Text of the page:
Black Americans have spent 100s of years desperately making the case for their own humanity and have been relentlessly, and often brutally silenced.

James Corden

For more of my entrees in Lens-Artists Photo Challenge, click here.

Lens-Artists Photo Challenge #99 • Old vs New

Lens-Artists • Old vs New

Lens-Artists Photo Challenge #99 • Old vs New

For the ins &outs, head over to Amy’s Share and Connect blog who is our host of Lens-Artists Photo Challenge #99.

Lens-Artists • Old vs New
Lens-Artists • Old vs New

I lifted this photo a while back from a tweet by Elon Musk.

For more of my entrees in Lens-Artists Photo Challenge, click here.

Delicate Colours • Lens-Artists Photo Challenge #98

Delicate colourful pickles • Lens-Artists

For the ins &outs, head over to Ann-Christine’s blog who is our host of Delicate Colours • Lens-Artists Photo Challenge #98.

My first port of call was to look up what delicate actually means other than subtle or pleasing because of fineness or mildness.

Definition of delicate: pleasing to the senses

Merriam Webster Dictionary

So this week’s prompt can very well mean a colourful assault on the senses, as long as it is pleasing. Now this is something I can work with: the place that sprang to mind immediately is Marrakesh, Morocco.

A pickle anyone?

Delicate colourful pickles • Lens-Artists
Delicate colourful pickles
More Delicate colourful pickles • Lens-Artists
More delicate colourful pickles

Or some flower buds?

But even some houses were a pleasant onslaught on the senses being painted in delicate colours.

A ceiling adorned with delicate colours
A ceiling adorned with delicate colours

For more of my entrees in Lens-Artists Photo Challenge, click here.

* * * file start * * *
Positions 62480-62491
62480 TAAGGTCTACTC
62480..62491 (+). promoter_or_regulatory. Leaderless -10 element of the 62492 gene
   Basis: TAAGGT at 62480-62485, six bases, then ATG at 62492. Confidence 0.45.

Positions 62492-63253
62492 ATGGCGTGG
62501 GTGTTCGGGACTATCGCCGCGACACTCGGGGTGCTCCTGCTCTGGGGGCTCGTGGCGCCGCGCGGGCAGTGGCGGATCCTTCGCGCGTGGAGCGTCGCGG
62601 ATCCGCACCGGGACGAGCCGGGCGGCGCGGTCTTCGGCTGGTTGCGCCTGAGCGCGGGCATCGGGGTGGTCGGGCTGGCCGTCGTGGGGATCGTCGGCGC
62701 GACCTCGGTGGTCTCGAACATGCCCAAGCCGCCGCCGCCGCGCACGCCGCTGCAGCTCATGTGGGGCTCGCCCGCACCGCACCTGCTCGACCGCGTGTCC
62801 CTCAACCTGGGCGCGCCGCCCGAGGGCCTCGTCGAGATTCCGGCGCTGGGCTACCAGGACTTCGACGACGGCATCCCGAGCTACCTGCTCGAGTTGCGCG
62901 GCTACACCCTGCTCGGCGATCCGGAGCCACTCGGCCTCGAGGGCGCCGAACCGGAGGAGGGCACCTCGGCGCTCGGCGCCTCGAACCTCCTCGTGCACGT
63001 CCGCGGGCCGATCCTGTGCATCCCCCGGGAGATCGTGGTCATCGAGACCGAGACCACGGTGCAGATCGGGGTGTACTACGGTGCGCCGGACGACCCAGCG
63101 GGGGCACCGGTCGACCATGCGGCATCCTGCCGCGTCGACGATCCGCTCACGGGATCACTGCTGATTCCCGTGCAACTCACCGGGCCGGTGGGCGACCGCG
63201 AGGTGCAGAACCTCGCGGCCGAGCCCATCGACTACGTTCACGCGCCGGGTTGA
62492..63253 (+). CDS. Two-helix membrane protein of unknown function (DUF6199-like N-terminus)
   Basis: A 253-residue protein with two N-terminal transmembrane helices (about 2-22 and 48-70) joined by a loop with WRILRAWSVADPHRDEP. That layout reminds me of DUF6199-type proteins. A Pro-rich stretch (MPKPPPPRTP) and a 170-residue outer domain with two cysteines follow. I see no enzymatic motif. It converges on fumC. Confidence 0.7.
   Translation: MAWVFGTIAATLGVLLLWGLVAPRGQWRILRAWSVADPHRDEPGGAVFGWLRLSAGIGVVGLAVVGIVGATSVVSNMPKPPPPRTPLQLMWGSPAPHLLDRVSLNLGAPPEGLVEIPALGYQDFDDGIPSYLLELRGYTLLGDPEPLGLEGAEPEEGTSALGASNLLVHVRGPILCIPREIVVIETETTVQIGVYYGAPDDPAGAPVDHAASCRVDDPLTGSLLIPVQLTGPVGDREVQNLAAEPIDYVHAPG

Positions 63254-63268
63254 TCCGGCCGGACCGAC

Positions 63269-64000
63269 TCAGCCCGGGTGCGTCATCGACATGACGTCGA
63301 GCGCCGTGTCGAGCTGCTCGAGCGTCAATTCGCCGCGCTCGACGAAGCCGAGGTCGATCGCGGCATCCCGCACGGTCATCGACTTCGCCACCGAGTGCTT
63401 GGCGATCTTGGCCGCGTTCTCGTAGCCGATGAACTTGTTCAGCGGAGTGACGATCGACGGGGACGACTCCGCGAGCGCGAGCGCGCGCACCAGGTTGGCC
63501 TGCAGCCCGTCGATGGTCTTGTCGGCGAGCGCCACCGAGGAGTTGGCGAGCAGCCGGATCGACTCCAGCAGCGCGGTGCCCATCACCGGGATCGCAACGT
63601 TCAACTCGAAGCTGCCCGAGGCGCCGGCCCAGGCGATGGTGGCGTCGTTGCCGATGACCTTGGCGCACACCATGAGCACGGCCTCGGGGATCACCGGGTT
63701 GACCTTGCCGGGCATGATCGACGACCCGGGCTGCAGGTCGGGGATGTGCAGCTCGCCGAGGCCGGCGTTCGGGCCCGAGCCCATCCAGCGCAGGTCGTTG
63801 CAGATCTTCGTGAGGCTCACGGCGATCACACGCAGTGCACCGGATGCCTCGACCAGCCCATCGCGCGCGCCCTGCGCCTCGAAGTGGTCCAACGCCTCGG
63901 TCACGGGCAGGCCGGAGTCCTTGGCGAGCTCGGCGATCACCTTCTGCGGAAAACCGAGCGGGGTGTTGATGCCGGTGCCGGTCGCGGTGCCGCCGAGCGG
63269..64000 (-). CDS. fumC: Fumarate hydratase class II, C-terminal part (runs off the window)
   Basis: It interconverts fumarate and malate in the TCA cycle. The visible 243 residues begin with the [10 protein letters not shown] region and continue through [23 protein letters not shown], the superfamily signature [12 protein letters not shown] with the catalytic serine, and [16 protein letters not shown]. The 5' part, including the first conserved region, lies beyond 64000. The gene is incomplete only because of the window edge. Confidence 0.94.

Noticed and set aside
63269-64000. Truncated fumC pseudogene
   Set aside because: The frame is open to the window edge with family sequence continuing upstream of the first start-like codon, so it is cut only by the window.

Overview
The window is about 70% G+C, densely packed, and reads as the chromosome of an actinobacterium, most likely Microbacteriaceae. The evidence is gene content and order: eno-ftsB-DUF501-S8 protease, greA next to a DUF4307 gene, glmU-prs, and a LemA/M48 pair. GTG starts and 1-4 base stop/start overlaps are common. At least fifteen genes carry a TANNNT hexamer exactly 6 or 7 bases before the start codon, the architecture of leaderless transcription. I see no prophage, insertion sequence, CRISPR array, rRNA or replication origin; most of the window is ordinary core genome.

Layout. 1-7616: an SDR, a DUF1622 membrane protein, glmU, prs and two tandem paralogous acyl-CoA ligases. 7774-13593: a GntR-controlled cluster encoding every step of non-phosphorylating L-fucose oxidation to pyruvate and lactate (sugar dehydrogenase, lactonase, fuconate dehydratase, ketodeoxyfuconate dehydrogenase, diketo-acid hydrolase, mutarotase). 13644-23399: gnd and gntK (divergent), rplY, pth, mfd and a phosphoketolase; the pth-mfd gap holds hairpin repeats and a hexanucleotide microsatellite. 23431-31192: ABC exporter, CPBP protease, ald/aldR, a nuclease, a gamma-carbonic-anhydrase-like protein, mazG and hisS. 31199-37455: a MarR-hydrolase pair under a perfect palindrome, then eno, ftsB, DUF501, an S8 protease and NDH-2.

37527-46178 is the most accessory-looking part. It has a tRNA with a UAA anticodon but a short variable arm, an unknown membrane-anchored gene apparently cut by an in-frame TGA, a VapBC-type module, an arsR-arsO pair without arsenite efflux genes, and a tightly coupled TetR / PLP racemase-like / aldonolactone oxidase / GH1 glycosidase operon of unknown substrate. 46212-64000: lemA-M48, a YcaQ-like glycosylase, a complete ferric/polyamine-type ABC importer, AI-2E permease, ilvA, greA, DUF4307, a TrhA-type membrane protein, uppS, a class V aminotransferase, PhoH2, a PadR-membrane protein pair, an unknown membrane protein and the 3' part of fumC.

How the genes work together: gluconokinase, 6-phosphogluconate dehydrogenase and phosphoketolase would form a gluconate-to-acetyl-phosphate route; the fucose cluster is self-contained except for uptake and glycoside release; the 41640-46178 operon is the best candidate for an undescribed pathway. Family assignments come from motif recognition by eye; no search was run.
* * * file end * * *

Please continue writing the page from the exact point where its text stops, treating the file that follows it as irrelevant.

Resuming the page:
WARNING I’m Bored • Lens-Artists Photo Challenge #97

WARNING I’m Bored • Lens-Artists Photo Challenge #97. For the ins &outs, head over to Sue’s blog The Nature Of Things who is our host of this edition, with the theme pastime.

Boredom: the desire for desires

Leo Tolstoi

I’m so so glad this quarantine is not deemed so strictly necessary anymore. Cinema’s and museums are open again since yesterday (two of my favorite pastimes that I so dearly missed). And restaurants, terraces will follow on June 1. And hopefully the beach clubs will open the day after tomorrow, since I live approx. a 20 minute walk from the beach. So yes, this being more or less cooped up in my or my girlfriend’s apartment has made me bored to the point that I’m contemplating buying this mouse pad…or worse. Just to spruce things up a bit.

Another favorite pastime of mine was city trips with my girlfriend. Both in the Netherlands as elsewhere in Europe. Just roaming the streets of an unknown city, having a drink and a meal on a terrace and photographing anything interesting that comes in front of my camera.

Berlin Central Station
Berlin Central Station

But these will not be on the cards again anytime soon because of the Covid-19 lockdown and my worsened physical condition due to my Parkinson’s Disease. But both things will get better in due course I’m convinced.

I’m bored

So how did the past few months just dawdle past? By spending time catching up on reading…

My To-Read Pile
My To-Read Pile

My mentor when I started out in advertising taught me an invaluable lesson: Read weird shit’. So I still do. And for the first time I’m interested in history. A sign of old age?

Passion goes, only boredom remains

Coco Chanel

And then there was Netflix… I have been watching a wide array of series and movies. From La Casa de Papel to the history of the Vietnam War to The Last Dance to Peaky Blinders to Le Mans 66. But, finally, I got bored of watching TV.

Did I tell you I’m bored…

So there is only so much even I can take before boredom sets in. I miss going for walks in unfamiliar places, learning about their history, savoring the best the local cuisine has to offer and taking my Leica with me. Being outside, where the action is.

Boredom is just the reverse side of fascination; both depend on being outside rather than inside a situation, and one leads to the other.

Susan Sonntag

For more of my entrees in Lens-Artists Photo Challenge, click here.

Cropping For Effect • Lens-Artists Photo Challenge #96

1973 Pulitzer Prize • The Napalm Girl

Cropping For Effect • Lens-Artists Photo Challenge #96 For the ins &outs, head over to Patti’s pilotfishblog.